Radar Absorbing Materials Key to B-21 Raider Reliability: Last Friday, after years of hype and build-up, the public was provided its first glimpse of the Northrop Grumman B-21 Raider, the United States Air Force’s future long-range strategic bomber. Described as a “sixth-generation” aircraft, the Raider certainly received a lot of attention – and both the defense contractor and U.S. military even took to social media to promote the unveiling.
It was the first new strategic bomber to be unveiled in a generation and the first since the Northrop Grumman B-2 Spirit made its public debut back in November 1988.
In an almost ironic twist, the event at Northrop Grumman’s Palmdale, California, facility – which was even live-streamed for anyone around the world to view – was meant to highlight how difficult it will be for our adversaries to actually track the bomber on radar. While similar in appearance to the B-2, the Raider is actually a generational leap forward in aircraft technology and development.
The B-21 has been noted for being designed with an open systems architecture that would enable rapid future capability integration to keep pace with the highly contested threat environment. In addition, the Raider’s design is based on firm requirements with existing and mature technology to control program costs. In fact, the plane’s prime contractor, Northrop Grumman, has been directed to use production processes, tooling, and workforce that ensures sustained and seamless production while avoiding unnecessary costs.
Radar Absorbing Materials Make B-21 Lethal
Its radar absorbing materials maintainability could also be a factor that allows the B-21 Raider to take on U.S. strategic bombing burden, suggested researchers at international data analytics firm GlobalData.
“One of the key features, and best kept secrets, of the B-21 Raider program has been the introduction of the next generation of radar absorbing materials (RAM),” said Harry Boneham, aerospace analyst at GlobalData.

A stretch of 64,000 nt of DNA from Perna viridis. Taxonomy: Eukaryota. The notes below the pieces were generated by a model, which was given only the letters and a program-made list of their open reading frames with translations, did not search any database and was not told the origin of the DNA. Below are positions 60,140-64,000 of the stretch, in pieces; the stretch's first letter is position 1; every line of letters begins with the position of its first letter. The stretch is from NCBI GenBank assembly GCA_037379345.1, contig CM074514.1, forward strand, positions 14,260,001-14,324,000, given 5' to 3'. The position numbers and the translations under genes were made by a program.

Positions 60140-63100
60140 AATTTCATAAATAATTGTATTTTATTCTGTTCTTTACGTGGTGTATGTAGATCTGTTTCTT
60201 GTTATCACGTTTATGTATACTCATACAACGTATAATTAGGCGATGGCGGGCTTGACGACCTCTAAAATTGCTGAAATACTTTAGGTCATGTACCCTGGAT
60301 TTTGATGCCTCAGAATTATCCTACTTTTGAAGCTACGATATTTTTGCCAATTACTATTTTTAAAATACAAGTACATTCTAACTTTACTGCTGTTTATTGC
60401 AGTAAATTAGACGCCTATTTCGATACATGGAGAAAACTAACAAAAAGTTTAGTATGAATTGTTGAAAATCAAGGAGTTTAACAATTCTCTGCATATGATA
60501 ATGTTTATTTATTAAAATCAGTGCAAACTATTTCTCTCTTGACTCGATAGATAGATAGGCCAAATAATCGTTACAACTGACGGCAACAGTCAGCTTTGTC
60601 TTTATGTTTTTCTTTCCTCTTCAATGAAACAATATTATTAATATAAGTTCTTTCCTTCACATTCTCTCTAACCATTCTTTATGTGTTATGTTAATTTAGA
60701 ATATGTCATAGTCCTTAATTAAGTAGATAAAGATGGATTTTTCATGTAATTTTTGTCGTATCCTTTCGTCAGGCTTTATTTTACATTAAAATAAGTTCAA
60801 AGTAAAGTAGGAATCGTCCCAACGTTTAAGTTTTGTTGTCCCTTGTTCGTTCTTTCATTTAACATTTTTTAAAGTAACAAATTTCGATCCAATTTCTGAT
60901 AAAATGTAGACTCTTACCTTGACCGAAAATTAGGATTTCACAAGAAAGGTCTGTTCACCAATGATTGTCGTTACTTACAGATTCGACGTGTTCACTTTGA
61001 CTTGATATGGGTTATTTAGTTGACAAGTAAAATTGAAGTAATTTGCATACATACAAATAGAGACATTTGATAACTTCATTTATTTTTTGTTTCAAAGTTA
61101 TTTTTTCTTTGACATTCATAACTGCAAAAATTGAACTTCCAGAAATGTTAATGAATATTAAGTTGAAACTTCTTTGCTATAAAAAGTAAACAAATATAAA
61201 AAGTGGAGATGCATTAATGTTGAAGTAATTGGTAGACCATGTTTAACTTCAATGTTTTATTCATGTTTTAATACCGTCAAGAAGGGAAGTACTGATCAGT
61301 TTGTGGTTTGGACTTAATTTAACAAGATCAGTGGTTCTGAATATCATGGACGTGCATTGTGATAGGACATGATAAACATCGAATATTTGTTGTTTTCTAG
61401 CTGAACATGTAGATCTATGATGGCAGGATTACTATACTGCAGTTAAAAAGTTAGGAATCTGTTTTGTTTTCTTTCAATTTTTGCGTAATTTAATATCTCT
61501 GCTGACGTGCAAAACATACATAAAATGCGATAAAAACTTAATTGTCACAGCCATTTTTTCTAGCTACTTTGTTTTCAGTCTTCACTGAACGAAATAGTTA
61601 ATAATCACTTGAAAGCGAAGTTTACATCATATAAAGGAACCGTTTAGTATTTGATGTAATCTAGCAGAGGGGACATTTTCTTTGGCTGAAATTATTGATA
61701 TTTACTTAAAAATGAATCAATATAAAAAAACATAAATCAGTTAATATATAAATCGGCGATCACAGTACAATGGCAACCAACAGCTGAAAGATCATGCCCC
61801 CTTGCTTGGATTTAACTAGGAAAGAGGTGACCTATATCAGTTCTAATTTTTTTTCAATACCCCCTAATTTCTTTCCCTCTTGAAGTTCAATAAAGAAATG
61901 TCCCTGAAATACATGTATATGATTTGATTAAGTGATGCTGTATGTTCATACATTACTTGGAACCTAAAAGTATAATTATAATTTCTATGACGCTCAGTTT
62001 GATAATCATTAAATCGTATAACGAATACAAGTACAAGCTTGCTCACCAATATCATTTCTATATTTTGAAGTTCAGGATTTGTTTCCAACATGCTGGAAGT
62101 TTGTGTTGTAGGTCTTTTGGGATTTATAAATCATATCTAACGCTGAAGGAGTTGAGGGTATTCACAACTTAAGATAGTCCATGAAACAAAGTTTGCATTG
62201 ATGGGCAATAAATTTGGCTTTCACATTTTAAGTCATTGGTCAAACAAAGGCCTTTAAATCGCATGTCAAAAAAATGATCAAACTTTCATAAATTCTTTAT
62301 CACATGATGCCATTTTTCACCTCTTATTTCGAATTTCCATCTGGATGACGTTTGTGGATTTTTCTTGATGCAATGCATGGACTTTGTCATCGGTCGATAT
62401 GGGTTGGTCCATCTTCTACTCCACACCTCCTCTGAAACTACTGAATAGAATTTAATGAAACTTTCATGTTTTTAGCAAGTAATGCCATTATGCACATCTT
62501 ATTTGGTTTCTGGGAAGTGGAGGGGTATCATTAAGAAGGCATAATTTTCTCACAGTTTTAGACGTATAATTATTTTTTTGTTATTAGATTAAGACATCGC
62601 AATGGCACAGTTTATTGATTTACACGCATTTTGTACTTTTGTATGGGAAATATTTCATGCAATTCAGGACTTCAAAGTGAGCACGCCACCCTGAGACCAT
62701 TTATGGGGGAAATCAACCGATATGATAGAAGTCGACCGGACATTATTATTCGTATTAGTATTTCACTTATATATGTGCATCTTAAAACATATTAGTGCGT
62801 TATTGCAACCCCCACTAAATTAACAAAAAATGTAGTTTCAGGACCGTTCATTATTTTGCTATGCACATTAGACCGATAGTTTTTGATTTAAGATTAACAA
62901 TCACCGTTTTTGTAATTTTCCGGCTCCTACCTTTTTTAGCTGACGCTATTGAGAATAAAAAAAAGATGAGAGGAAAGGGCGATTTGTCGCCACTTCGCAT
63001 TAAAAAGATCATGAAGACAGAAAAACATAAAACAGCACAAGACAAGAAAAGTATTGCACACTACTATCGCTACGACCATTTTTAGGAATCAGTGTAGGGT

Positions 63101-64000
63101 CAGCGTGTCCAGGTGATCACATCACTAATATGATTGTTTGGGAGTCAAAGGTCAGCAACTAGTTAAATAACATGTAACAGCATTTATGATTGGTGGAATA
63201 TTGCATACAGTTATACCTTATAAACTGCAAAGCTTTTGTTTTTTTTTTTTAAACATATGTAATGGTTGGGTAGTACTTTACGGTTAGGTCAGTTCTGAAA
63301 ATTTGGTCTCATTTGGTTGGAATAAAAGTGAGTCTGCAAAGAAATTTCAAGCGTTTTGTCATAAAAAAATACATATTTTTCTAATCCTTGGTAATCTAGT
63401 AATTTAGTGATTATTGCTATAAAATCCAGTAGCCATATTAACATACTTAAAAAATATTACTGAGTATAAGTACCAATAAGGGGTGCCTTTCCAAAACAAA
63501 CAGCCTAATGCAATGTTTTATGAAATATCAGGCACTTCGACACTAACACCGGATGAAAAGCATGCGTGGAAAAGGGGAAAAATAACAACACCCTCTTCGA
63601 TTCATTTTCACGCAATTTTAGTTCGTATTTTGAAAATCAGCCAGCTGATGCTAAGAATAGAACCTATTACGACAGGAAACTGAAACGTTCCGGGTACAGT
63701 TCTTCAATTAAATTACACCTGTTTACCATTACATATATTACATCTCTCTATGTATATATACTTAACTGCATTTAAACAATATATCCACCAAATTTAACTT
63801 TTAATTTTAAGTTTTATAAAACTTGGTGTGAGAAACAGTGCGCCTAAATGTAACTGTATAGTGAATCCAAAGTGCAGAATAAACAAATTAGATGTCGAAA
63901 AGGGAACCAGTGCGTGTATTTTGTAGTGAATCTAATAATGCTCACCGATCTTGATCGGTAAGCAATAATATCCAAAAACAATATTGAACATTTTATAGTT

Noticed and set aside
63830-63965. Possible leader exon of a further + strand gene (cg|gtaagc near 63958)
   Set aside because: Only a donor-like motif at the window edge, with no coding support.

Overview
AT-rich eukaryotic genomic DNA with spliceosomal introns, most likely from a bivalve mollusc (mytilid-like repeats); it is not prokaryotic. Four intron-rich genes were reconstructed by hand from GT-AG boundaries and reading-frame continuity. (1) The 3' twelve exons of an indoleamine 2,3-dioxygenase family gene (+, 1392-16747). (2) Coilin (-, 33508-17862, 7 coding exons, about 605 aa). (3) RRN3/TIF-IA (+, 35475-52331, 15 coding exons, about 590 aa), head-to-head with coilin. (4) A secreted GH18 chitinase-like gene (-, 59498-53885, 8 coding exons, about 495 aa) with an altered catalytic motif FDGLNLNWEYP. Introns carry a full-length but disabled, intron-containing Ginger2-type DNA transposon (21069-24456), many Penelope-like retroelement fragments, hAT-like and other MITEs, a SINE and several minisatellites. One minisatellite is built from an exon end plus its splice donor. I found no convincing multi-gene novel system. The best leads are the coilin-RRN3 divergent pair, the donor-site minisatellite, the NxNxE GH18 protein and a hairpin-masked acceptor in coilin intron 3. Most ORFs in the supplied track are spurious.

The RAM could dramatically enhance the B-21’s stealth capabilities, far beyond even current generation aircraft.
“While all stealth platforms such as the F-35 rely upon designs that minimize radar returns – thus diminishing the aircraft’s radar signature – the B-2 and the B-21 go a step further and utilize materials that also absorb radar pings. This further diminishes radar returns and renders them extremely challenging to detect,” explained Boneham via an email. “The trade-off has historically been that RAM coatings are time-consuming and extremely costly to maintain, thus limiting their widespread use.”
However, Northrop Grumman has stated that the maintainability of the new coating system is a key feature of the B-21.
“This maintainability could be a factor explaining the faith the US Air Force has put in the B-21, committing to procure over 100 platforms and letting it comprise the backbone of its bombing fleet,” Boneham continued.
“In a future conflict, it will be necessary for aircraft to be rapidly serviced with short turnaround, and perhaps not in dedicated facilities. In conflicts against near-peer adversaries such as China, long-range stealth bombing will be an essential capability, and the fact that the Air Force feels confident that the B-21 can be kept at readiness to fulfill this capability alone speaks volumes to the advancements made in the B-21’s RAM coating.”
A Senior Editor for 19FortyFive, Peter Suciu is a Michigan-based writer. He has contributed to more than four dozen magazines, newspapers, and websites with over 3,000 published pieces over a twenty-year career in journalism. He regularly writes about military hardware, firearms history, cybersecurity, and international affairs. Peter is also a Contributing Writer for Forbes and Clearance Jobs. You can follow him on Twitter: @PeterSuciu.